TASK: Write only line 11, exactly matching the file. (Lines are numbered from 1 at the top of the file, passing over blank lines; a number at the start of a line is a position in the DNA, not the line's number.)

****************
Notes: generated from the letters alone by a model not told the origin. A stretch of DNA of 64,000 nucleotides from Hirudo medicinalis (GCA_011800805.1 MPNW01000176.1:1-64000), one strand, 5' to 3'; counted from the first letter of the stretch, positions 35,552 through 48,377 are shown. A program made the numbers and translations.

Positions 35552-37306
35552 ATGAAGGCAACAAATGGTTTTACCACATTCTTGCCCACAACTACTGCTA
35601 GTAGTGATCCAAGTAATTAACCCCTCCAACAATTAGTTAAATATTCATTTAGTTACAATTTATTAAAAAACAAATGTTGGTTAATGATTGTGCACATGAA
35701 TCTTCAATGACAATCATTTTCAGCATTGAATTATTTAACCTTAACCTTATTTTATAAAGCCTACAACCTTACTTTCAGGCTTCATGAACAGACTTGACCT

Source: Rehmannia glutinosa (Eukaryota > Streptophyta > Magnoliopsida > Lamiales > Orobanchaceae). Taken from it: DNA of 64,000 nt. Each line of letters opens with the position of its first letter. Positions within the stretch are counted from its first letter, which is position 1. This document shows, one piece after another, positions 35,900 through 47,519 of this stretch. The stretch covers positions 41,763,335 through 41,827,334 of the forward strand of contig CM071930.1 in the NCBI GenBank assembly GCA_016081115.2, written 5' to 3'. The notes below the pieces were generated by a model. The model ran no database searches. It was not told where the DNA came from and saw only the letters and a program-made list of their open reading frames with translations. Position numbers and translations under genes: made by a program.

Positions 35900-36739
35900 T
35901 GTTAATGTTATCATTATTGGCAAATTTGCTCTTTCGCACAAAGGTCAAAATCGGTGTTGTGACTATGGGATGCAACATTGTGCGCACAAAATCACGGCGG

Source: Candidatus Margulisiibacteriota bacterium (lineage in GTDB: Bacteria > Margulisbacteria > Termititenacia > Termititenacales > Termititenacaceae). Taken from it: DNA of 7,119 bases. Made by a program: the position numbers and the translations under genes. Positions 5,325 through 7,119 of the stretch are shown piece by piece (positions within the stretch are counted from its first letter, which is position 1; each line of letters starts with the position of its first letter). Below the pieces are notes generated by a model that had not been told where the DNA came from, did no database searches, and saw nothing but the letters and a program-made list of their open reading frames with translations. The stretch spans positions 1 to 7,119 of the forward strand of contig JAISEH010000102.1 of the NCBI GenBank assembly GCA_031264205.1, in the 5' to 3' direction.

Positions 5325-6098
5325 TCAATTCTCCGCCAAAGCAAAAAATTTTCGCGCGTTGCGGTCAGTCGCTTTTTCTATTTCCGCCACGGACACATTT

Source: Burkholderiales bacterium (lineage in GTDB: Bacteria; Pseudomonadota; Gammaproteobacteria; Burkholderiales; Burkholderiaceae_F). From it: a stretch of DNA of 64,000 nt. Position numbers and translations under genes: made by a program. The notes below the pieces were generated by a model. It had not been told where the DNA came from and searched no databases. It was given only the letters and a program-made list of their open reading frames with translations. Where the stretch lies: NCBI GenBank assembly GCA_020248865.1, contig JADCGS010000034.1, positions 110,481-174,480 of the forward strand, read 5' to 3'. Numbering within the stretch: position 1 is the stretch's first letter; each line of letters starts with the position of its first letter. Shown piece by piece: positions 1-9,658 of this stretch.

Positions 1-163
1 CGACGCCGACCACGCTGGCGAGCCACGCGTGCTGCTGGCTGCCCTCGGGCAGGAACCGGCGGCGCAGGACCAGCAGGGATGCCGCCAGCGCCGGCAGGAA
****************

Positions 5325-6098